Government Responds to Coroner Service Inquiry Report: what changes to the inquest process can we expect?
In May 2021, Parliament’s Justice Select Committee published its report on the Coroner Service, proposing a series of reforms for improving the bereaved person’s experience of the inquest process. In September 2021, the government published its response. In short, change is in motion. Further adjustments can also be expected after the government responds to the Bishop James Jones’ review concerning the experiences of families affected by the Hillsborough disaster.
This article focusses on the government’s response to those matters which are most relevant to practitioners working in coronial law, in particular its:
- Proposed reforms of the agencies which discharge coronial services,
- Consideration of legal reforms to the inquest process itself,
- Its position on amending legal aid funding arrangements.
Reducing the number of coronial areas
At the level of institutional design, perhaps most significant is the government’s agreement with the Committee that reducing the number of coronial areas since 2009 has helped to increase consistency across the coroner service. The Committee recommended that, as requested by the outgoing Chief Coroner, the Ministry of Justice (MOJ) amend the Coroners and Justice Act 2009 to make it easier to merge areas. The government is accordingly including this proposal in the Judicial Review and Courts Bill.
A Single Coroner Service?
The Committee additionally recommended that the MOJ should unite coroner services into a single coroner service to reduce the variation in the standard of service between the coroner areas. The government has not accepted that recommendation because it is not convinced first of its cost efficiency and second of its likely practical effectiveness.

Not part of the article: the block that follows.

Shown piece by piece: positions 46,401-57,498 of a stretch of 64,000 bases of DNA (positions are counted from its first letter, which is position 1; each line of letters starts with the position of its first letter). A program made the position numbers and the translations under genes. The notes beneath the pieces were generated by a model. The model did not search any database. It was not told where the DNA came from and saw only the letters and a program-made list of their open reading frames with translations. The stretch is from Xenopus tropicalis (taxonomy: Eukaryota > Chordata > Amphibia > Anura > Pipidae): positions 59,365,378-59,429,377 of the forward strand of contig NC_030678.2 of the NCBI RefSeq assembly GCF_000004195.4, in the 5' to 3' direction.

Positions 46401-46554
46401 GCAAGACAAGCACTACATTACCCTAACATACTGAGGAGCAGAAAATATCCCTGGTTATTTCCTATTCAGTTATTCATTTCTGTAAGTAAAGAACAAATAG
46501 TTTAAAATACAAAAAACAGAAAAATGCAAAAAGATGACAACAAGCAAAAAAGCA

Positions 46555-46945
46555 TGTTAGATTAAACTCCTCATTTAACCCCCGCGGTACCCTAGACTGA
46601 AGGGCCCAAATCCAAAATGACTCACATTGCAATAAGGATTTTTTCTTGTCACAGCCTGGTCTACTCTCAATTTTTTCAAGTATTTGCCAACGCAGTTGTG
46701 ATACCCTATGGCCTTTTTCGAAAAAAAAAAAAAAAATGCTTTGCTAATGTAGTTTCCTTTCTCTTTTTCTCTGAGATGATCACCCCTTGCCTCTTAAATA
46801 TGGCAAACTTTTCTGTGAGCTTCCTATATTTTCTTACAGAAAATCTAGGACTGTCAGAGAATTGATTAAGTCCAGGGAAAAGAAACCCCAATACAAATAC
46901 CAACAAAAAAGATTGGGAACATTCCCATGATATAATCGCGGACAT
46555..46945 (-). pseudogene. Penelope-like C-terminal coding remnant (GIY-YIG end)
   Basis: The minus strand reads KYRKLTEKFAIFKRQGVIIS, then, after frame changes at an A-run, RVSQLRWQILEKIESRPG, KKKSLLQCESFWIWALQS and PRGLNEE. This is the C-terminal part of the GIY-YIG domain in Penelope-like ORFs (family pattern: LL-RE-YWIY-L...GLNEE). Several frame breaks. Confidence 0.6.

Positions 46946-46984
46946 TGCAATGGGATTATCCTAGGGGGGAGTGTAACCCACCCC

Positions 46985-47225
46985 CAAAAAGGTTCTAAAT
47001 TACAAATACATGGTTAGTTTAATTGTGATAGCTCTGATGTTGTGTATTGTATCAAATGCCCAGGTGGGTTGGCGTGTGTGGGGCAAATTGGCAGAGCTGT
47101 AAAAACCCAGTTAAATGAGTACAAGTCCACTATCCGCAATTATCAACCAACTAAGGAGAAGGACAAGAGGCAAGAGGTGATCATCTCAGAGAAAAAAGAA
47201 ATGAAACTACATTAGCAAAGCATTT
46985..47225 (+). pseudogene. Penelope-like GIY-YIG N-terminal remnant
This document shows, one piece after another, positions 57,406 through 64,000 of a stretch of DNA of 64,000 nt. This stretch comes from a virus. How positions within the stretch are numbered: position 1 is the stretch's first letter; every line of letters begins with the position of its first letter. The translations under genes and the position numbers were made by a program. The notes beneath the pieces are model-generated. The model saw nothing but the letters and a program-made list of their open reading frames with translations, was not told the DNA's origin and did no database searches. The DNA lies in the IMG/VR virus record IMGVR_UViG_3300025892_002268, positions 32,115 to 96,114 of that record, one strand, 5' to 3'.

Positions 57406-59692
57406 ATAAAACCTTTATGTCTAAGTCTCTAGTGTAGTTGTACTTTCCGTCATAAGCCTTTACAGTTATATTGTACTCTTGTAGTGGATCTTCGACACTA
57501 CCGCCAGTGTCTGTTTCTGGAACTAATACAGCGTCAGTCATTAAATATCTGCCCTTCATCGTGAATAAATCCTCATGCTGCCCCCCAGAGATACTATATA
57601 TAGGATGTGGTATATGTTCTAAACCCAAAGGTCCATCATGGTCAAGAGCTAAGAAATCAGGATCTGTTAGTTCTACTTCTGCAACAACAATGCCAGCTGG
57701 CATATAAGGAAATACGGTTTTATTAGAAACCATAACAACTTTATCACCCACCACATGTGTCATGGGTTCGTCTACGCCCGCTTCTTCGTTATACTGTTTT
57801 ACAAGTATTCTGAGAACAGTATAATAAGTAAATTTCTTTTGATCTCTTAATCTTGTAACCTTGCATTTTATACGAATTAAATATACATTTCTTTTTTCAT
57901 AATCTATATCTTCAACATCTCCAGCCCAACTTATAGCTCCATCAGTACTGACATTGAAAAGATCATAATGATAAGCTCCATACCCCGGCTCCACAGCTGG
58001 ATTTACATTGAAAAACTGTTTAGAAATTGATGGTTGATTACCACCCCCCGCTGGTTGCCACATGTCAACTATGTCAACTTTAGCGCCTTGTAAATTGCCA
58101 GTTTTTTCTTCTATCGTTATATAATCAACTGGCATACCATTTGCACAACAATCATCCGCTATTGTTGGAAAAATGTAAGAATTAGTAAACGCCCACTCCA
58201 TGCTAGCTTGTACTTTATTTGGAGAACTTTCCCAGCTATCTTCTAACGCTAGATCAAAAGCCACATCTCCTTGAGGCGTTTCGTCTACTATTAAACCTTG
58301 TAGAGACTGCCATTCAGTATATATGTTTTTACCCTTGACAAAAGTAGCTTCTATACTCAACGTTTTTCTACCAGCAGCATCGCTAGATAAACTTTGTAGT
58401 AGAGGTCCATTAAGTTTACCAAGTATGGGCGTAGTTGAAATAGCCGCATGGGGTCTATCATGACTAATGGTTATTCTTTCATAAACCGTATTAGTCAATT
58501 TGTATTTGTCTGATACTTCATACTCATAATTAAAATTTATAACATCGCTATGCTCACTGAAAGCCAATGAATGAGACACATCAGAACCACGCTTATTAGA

Oversight for the Coroners Service?
In respect of regulation, the Committee proposed that the MOJ should establish a Coroner Service Inspectorate. The government said it will examine this recommendation further, and the affordability of such a body.
A Charter of Rights?
Building on the conclusion of the Bishop James Jones’s review, the Committee considered that bereaved people deserve a statutory charter of rights setting out the standards of service that they are entitled to receive. The Committee proposes for this to be modelled on the criminal justice system’s Victims’ Code.
In the government’s view, the Guide to Coroner Services for Bereaved People offers sufficient information on the standards that bereaved people can expect to receive from the inquest process.
Nevertheless, the government is still considering what more might be provided to bereaved families, and has not formally responded to this recommendation at this stage. Rather, it intends to set out its proposals in its response to Bishop James Jones’ report. At the same time, it will also respond to the Committee’s proposal that the MOJ should amend the Coroners’ Rules to make clear that the Duty of Candour extends to the Coroner Service.
The Committee recommended that the MOJ should introduce a system of appeals similar to that in section 40 of the Coroners and Justice Act 2009 as originally enacted. Section 40 of the 2009 Act, which was repealed without ever having been commenced by section 33 of the Public Bodies Act 2011, made provision for a detailed appeals route to the Chief Coroner, with onward appeal to the Court of Appeal, setting out numerous matters which could be appealed.